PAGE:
PHILADELPHIA — With the tone of certainty in her voice and the finality with which she gestures, it looks like a typical relationship between a senior and a freshman.
She doesn't hesitate to put her teammate in her place with a stern word or a disapproving look. The thing is … it's the freshman acting that way toward the senior.
Ever since stepping on campus, Lady Vol freshman Alexis Hornbuckle has not been afraid to express her feelings to senior Loree Moore.
''She's very blunt,'' Moore said. ''She gets to the point of what she has to say to me. It comes across very well. She gets my attention.''
It's not a one-sided deal though. The senior knows when to call out the freshman.
''We have a bond where we can say whatever we have to say to each other,'' Moore said.
With both players running the point for this team, that relationship has proven to be just as essential to Tennessee's success as Shyra Ely's post-up or Shanna Zolman's jumper.
It will be no less evident today when the Lady Vols (28-4) play point guard Erin Grant and Texas Tech (24-7) in the Sweet 16 at the Liacouras Center at 12 p.m.
''I hope I am the key to this game, as far as handling the pressure and being able to push the ball up the court and get some easy baskets,'' Grant said.
Grant is one of the nation's most efficient point guards with her assist total more than tripling her turnovers.
''I think it's very important that Loree sets the tempo,'' Hornbuckle said. ''I think if you get (Grant) frustrated, if you get her anxious to give up the ball or rush her shots, I don't think you can force turnovers on her, but you can maybe force her to make bad decisions or to play to get scrambled up a little bit.''
Moore won't be the only one with the responsibility of shutting down Grant. Her buddy Hornbuckle will also match up on her.
Will the Tennessee coaches be able to tell who's who?
As if they didn't already look and act alike, Moore and Hornbuckle took it a step further for the NCAA Tournament. Unbeknownst to the other, they both got their hair braided because they didn't want to do their hair before the games.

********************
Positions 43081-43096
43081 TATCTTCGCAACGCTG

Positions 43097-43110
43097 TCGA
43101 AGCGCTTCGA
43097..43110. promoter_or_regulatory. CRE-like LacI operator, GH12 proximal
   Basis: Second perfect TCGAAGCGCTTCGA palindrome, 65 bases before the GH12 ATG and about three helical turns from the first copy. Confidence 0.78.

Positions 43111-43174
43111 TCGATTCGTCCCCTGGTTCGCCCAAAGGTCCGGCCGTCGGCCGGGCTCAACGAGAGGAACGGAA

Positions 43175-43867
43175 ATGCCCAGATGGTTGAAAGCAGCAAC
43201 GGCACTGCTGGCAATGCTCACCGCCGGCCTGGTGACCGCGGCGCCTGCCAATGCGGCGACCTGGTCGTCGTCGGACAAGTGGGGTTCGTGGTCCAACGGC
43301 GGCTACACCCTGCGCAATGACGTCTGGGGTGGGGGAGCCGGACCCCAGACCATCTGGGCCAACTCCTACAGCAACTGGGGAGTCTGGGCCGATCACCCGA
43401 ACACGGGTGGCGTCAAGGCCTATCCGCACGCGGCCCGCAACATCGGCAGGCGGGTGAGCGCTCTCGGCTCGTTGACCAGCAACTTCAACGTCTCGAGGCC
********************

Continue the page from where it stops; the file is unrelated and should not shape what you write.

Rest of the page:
Now, Moore even wears the same blue headband that Hornbuckle has sported all season.
Earlier this week at practice, assistant coach Holly Warlick yelled at Moore while she was doing a drill, but she called her ''Lex.'' Hornbuckle, who was standing on the sideline, tapped Warlick on the shoulder.
''Holly, I'm right here,'' she said.
Even Hornbuckle's father mistook Moore for his daughter the first time he visited a Lady Vol practice.
And when they talk, their speech is interchangeable. They answer questions from the media with almost identical words.
''We start to finish each other's sentences,'' Moore said. ''We think alike. It's kind of crazy how things are.''
''It's crazy sometimes,'' Hornbuckle said. ''We finish each other's sentences. That's when it gets a little scary.''
Hornbuckle, a member of the All-SEC freshman team, has depended on Moore all season to bring her back from her occasional freshman moments.
''Sometimes she's very intense, and then other times she'll just lose it real quick,'' Moore said. ''Like she gets out of it, and she gets careless. She gets back to her style of play where she's laid back and carefree.''
Moore has no problem telling her that either.
''She's definitely like my big sister,'' Hornbuckle said. ''It's family. We look out for each other.''
It's just like a freshman to take care of a senior.